Math 277: Floer theory

UC Berkeley, Spring 2008


Michael Hutchings. [My last name with the last letter removed] Tentative office hours: Tuesday 1:30-3:30, 923 Evans.

Course outline

The course can roughly be divided into three parts. The first part will cover Morse homology, which is the prototype for all Floer theories. Morse homology recovers the homology of a smooth manifold from dynamical information, namely the critical points of a smooth (Morse) function and the gradient flow lines between them. One can also relate more sophisticated algebraic topological invariants to Morse theory. The second part of the course will introduce pseudoholomorphic curves and Floer homology of symplectomorphisms. The latter is an infinite dimensional generalization of Morse homology which leads to a proof of the Arnold conjecture giving lower bounds on the number of fixed points of generic Hamiltonian symplectomorphisms (and many other applications). The third part of the course will discuss versions of contact homology which give powerful invariants of contact three-manifolds. Some of these are related to the Seiberg-Witten and Ozsvath-Szabo Floer homologies of smooth 3-manifolds.

Unfortunately this subject is highly technical. The course will follow two parallel tracks: one describing the basic formalism, and one explaining how to deal with the technicalities rigorously. The latter track will lag substantially behind the former. I plan to follow up the course with a student seminar in which interested participants can fill in the gaps from the course and explore further.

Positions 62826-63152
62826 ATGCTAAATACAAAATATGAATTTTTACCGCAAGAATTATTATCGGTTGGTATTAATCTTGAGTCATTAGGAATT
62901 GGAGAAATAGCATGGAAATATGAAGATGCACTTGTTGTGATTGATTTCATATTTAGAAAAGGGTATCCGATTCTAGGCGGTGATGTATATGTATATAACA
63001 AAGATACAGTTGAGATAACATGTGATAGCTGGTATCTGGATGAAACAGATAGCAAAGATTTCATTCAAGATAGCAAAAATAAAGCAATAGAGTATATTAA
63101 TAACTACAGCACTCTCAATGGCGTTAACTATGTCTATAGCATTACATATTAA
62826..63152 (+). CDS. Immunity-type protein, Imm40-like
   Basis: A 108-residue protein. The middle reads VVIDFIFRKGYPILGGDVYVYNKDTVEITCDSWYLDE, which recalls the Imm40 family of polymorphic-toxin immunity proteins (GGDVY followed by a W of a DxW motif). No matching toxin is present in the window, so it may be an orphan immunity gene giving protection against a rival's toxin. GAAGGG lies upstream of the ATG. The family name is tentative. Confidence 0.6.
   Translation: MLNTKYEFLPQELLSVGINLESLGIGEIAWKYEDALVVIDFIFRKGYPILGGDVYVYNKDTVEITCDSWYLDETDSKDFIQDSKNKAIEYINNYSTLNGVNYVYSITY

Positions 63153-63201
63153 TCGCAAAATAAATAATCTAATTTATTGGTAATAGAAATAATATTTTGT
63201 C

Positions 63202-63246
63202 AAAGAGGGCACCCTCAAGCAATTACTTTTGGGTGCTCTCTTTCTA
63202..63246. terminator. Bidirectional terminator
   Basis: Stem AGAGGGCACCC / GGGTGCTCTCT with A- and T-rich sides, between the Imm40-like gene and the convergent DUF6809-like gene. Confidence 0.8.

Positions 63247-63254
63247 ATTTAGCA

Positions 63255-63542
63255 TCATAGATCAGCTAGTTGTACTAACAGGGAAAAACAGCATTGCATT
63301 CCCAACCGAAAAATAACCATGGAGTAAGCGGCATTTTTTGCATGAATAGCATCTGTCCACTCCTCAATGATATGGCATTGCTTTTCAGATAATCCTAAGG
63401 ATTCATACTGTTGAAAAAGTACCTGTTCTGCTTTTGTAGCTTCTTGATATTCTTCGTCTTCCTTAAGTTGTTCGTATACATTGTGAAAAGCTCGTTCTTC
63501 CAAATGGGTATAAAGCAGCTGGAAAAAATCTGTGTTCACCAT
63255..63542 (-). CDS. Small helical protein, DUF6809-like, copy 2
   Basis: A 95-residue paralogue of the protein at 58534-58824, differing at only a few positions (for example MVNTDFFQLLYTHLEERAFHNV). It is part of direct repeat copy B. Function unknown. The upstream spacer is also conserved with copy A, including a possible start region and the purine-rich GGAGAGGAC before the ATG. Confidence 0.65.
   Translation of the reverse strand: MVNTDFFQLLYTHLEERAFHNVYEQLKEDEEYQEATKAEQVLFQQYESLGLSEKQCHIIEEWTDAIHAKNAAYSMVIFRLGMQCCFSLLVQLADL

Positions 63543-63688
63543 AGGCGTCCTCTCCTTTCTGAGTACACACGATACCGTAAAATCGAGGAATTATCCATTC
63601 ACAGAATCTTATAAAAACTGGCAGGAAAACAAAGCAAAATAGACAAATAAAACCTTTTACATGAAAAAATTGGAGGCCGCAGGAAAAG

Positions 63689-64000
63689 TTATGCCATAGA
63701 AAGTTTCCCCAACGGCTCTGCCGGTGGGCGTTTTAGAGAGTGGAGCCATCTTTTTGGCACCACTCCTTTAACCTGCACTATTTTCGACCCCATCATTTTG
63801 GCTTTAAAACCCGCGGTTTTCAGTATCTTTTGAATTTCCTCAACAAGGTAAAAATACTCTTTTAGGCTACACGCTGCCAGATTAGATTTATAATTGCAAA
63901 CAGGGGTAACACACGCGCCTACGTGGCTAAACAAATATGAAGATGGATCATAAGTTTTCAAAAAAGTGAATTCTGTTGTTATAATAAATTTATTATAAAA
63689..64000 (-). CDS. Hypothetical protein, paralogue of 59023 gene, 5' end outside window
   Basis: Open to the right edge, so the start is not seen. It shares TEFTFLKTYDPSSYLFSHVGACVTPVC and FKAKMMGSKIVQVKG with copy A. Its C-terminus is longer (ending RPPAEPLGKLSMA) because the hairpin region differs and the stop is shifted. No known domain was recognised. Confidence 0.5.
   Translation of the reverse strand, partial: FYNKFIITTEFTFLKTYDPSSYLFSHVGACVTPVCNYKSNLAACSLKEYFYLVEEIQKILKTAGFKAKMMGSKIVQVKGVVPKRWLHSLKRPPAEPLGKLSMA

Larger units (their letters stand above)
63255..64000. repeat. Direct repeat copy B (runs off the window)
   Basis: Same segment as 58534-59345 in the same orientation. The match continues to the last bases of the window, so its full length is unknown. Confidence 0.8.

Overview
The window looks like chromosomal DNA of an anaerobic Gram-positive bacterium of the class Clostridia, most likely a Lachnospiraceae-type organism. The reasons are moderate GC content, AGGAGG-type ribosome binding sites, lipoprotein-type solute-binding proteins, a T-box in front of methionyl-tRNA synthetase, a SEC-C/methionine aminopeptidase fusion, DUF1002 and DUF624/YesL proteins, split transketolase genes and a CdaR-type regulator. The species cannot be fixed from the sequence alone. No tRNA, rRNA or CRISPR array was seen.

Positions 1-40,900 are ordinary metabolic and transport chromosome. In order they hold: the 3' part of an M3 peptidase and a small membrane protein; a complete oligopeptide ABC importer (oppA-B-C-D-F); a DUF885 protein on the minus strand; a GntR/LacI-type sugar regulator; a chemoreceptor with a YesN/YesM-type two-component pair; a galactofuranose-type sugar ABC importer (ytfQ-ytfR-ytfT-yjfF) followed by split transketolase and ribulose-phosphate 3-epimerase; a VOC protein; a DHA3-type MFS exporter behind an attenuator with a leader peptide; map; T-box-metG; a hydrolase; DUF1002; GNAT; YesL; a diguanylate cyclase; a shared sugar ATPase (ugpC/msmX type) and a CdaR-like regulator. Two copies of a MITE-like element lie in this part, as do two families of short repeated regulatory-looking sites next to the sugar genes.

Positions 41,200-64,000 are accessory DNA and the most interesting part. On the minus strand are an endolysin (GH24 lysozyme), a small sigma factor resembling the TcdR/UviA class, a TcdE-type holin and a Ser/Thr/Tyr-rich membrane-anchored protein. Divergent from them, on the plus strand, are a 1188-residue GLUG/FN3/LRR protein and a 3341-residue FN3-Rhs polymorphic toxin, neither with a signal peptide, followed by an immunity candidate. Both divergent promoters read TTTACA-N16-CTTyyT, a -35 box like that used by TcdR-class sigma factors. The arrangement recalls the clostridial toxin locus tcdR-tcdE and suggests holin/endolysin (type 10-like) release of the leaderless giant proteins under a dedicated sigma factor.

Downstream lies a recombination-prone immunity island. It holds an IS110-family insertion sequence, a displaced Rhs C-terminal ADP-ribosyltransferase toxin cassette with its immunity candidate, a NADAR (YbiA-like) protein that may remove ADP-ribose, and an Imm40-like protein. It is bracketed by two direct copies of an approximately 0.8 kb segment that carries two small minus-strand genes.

This course should also provide good preparation for the hot topics week at MSRI from June 9-13 on certain kinds of Floer homology of 3-manifolds and their relations and applications.

There is no textbook for this course, but I will post some salient references below as we go along. I wrote some notes on Morse homology the last time I taught a topics course; these may be useful as an introduction, but beware that they contain some mistakes (which I hope to correct this time around).

Lecture summaries and references